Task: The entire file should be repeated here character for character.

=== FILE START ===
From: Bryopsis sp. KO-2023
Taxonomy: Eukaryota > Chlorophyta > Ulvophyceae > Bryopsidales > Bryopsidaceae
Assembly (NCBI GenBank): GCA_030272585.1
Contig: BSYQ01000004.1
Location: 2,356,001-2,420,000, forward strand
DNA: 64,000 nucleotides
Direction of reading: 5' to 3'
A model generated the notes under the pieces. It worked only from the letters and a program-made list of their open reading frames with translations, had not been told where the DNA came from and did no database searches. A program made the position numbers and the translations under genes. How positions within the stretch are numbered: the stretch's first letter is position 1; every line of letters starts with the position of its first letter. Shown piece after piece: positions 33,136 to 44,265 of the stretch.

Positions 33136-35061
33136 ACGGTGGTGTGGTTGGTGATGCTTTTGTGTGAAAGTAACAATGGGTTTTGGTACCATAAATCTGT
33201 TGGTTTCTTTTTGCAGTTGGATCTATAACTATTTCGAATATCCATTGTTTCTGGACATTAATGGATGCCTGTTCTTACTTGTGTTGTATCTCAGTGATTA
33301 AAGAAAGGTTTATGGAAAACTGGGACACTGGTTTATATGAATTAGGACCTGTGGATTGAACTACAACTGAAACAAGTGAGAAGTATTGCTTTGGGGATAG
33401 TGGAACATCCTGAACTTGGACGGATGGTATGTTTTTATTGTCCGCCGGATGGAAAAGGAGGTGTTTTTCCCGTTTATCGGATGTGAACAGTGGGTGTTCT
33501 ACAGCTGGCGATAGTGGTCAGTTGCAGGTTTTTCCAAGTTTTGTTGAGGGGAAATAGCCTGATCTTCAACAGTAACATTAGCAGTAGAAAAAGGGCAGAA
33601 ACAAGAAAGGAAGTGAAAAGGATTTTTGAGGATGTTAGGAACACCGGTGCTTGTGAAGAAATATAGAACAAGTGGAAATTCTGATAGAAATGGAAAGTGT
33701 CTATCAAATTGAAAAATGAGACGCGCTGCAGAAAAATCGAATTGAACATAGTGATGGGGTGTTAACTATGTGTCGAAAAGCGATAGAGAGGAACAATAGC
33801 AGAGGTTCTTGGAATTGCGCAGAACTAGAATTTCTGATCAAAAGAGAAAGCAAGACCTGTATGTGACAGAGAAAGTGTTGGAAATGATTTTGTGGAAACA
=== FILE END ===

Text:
From: Bryopsis sp. KO-2023
Taxonomy: Eukaryota > Chlorophyta > Ulvophyceae > Bryopsidales > Bryopsidaceae
Assembly (NCBI GenBank): GCA_030272585.1
Contig: BSYQ01000004.1
Location: 2,356,001-2,420,000, forward strand
DNA: 64,000 nucleotides
Direction of reading: 5' to 3'
A model generated the notes under the pieces. It worked only from the letters and a program-made list of their open reading frames with translations, had not been told where the DNA came from and did no database searches. A program made the position numbers and the translations under genes. How positions within the stretch are numbered: the stretch's first letter is position 1; every line of letters starts with the position of its first letter. Shown piece after piece: positions 33,136 to 44,265 of the stretch.

Positions 33136-35061
33136 ACGGTGGTGTGGTTGGTGATGCTTTTGTGTGAAAGTAACAATGGGTTTTGGTACCATAAATCTGT
33201 TGGTTTCTTTTTGCAGTTGGATCTATAACTATTTCGAATATCCATTGTTTCTGGACATTAATGGATGCCTGTTCTTACTTGTGTTGTATCTCAGTGATTA
33301 AAGAAAGGTTTATGGAAAACTGGGACACTGGTTTATATGAATTAGGACCTGTGGATTGAACTACAACTGAAACAAGTGAGAAGTATTGCTTTGGGGATAG
33401 TGGAACATCCTGAACTTGGACGGATGGTATGTTTTTATTGTCCGCCGGATGGAAAAGGAGGTGTTTTTCCCGTTTATCGGATGTGAACAGTGGGTGTTCT
33501 ACAGCTGGCGATAGTGGTCAGTTGCAGGTTTTTCCAAGTTTTGTTGAGGGGAAATAGCCTGATCTTCAACAGTAACATTAGCAGTAGAAAAAGGGCAGAA
33601 ACAAGAAAGGAAGTGAAAAGGATTTTTGAGGATGTTAGGAACACCGGTGCTTGTGAAGAAATATAGAACAAGTGGAAATTCTGATAGAAATGGAAAGTGT
33701 CTATCAAATTGAAAAATGAGACGCGCTGCAGAAAAATCGAATTGAACATAGTGATGGGGTGTTAACTATGTGTCGAAAAGCGATAGAGAGGAACAATAGC
33801 AGAGGTTCTTGGAATTGCGCAGAACTAGAATTTCTGATCAAAAGAGAAAGCAAGACCTGTATGTGACAGAGAAAGTGTTGGAAATGATTTTGTGGAAACA